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Joan Harrison

Vice President Barking & District Historical Society

On purpose I have not entitled this “Happy Memories” as they all are not happy ones. Looking back over one’s life, it would not be possible for all of them to be happy. It was during the First World War I was born at East Ham. My  father was in Belgium in the Royal Horse Artillery so I saw very little of him as he went into the Army of occupation of the Rhine and was not discharged until 1921. Fortunately his job was kept for him. After the War there was a lot of unemployment.  Another unfortunate happening was the terrible ‘flu outbreak in 1918 killing thousands. Food too had been a problem as there had been a black market. In the Second World War it was rationed according to availability so was fairer. Bananas could  not be imported until after the War, so children born during the war did not know what they were.

Some bombs fell on London in World War I dropped by Zeppelins, but they were small in comparison with World War II’s bombs. We invented  fighter planes and that was goodbye to the Zeppelins. In comparison with the noisy planes of those times a ride in a Zeppelin basket must have been fairly quiet, and safer with helium gas. When ballast was thrown out to make it rise it was not so good  for people underneath! There are one or two airships about I believe. I did see the ill fated R101 go over. The last one I saw was used for advertising purposes.

As a child I caught all the childish illnesses, fortunately except diphtheria,  which then was a killer.

Beckton Gas Works in those days was the largest in Europe and had some huge tar vats near the Northern Outfall Sewer bank, so when I had mumps or scarlet fever with congestion of the throat, I was taken to inhale the  tar fumes, which certainly helped. Doctors in those days had to be paid, so as wages were low, home remedies were used as much as possible. No National Health then. Honey and lemon was taken for sore throats – still in use today. Eucalyptus oil  was used for colds. Imagine several children in a classroom with it on their chests or hankies!

Also in those days it was quite common to have over 50 children in a class. Discipline was strict but did us no harm. If you played up you were sent  in the corner where it was normal to make faces at the class behind the teacher’s back. Should you have to go outside the door the odds were the headmistress would come along and more trouble! No male teachers for girls in those days. Sunday school  teaching at the Parish church and at Holy Trinity Church, Barkingside was a privilege and a joy.

Fifty years after I left I went to visit Brampton Road School. The headmistress I noticed left her room door open and children wandered in and out  and spoke to her. It all seemed brighter and more pleasant, but noisier and far less disciplined.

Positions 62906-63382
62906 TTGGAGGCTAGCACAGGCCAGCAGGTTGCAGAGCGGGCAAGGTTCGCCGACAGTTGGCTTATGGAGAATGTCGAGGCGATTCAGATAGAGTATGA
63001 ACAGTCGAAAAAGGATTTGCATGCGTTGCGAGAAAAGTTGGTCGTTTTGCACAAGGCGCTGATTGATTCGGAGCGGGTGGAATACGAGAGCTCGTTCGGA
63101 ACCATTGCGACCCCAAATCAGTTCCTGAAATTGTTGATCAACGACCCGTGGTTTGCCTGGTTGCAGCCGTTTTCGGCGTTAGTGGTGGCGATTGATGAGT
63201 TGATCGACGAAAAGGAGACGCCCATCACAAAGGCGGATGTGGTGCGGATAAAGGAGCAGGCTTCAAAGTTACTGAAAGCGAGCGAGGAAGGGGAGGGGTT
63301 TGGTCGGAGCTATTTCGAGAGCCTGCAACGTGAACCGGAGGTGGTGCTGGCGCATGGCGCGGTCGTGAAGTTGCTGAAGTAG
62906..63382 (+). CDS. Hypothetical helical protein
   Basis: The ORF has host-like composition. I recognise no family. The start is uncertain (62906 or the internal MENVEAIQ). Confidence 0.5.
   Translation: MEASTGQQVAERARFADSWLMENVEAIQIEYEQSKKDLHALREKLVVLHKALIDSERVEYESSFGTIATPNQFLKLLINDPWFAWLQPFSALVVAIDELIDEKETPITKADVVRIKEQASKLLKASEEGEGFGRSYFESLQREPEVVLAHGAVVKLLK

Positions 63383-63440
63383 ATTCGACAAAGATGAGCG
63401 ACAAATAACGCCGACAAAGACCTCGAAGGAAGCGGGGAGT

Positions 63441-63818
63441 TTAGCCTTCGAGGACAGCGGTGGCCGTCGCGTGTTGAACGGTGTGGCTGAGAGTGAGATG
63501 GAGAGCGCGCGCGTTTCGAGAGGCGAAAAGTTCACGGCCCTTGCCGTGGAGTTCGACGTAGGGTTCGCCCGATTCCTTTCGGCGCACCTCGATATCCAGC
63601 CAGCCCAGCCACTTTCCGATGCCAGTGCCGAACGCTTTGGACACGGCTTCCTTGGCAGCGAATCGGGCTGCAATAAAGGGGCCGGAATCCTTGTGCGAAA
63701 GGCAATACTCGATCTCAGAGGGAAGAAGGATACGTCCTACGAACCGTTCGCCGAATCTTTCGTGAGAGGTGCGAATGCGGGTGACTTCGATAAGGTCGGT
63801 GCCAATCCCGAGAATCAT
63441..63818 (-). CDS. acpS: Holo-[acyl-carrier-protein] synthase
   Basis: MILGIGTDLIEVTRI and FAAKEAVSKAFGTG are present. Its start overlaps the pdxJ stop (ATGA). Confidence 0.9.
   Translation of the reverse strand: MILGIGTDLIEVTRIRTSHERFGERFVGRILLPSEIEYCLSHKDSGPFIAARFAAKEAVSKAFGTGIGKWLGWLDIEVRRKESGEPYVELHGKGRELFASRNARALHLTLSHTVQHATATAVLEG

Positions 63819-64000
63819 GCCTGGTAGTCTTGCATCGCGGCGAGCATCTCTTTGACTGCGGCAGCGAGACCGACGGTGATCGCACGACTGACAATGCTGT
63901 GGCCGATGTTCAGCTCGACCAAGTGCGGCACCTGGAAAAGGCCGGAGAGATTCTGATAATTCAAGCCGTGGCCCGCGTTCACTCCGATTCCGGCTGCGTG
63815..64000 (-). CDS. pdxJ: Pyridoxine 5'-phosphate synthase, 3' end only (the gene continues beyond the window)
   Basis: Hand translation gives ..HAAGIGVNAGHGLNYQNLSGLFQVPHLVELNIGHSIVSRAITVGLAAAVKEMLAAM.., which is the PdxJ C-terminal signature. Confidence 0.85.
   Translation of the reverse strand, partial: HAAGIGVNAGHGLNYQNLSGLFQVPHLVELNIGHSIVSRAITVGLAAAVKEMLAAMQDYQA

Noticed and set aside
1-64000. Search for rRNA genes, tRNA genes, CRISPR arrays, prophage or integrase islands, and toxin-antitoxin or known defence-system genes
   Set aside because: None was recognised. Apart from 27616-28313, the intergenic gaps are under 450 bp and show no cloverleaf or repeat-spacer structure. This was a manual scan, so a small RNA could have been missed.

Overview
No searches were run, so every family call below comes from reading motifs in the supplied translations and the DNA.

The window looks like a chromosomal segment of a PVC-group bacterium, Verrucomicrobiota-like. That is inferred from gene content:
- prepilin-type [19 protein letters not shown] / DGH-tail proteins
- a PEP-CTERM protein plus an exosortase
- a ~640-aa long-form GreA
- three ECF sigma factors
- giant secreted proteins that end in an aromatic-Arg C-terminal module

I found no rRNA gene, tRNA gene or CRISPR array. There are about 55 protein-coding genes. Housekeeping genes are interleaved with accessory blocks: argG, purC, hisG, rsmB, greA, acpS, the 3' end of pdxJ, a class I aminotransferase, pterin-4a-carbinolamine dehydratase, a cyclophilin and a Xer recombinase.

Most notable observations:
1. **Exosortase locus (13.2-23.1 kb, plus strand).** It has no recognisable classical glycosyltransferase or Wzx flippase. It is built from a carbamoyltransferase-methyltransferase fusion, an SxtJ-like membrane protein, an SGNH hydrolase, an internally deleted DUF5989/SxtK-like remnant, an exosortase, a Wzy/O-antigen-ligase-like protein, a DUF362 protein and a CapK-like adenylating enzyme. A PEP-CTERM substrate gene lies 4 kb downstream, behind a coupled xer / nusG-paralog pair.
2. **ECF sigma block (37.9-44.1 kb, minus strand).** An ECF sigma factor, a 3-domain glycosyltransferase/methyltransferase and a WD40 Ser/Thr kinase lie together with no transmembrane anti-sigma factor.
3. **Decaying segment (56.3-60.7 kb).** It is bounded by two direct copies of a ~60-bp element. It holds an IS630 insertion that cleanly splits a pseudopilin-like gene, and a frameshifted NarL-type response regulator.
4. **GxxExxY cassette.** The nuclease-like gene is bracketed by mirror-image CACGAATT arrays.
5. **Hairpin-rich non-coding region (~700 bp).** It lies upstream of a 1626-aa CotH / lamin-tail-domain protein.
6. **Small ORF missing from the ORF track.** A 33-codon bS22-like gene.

We did go on day trips to museums, London Parks and the Tower of London, but not as far as Kew Gardens (fortunately I spent a lot of time there  when an auditor for the Ministry). A good fortune we had was to win a school holiday for children of my age to go for a week to Shanklin, Isle of Wight; to Fairy Court which I learn is still there and is now an hotel. It was a delightful house in its  own grounds. We slept in dormitories and I had charge of one. What a wonderful holiday it was in April with primroses and violets out, fine weather and a friendly island. I took a bunch of primroses and violets for my mother in a damp handkerchief. Good  experience in packing and unpacking, too.

We pressed flowers and leaves. I still have my album as a memento. Alum Bay we visited and then one could scrape off the coloured sands into a glass phial. Mine I gave to my mother and still have it.  Today understandably one can only gaze at the sands.

I spent the whole of World War II working in London travelling everyday, having been called up in 1942 and to my surprise because I was a clerk-typist being put in the temporary Civil Service.  This started a new chapter in my life as after the War I took the examination and became a permanent Civil Servant for the rest of my career, remaining in the Ministry of Food and then the Ministry of Agriculture Fisheries and Food (now DEFRA). The Government  now has recognised its importance again and it has its Minister.

On Shrove Tuesday evening in 1942 a couple of joined landmines fell in the next road opposite our house. We were at home and fortunately not badly injured. A fortnight later the  Council moved us and our belongings to Barkingside, a place I had not heard of.

Now I am working on a booklet entitled “My History “– a good exercise for my brain.

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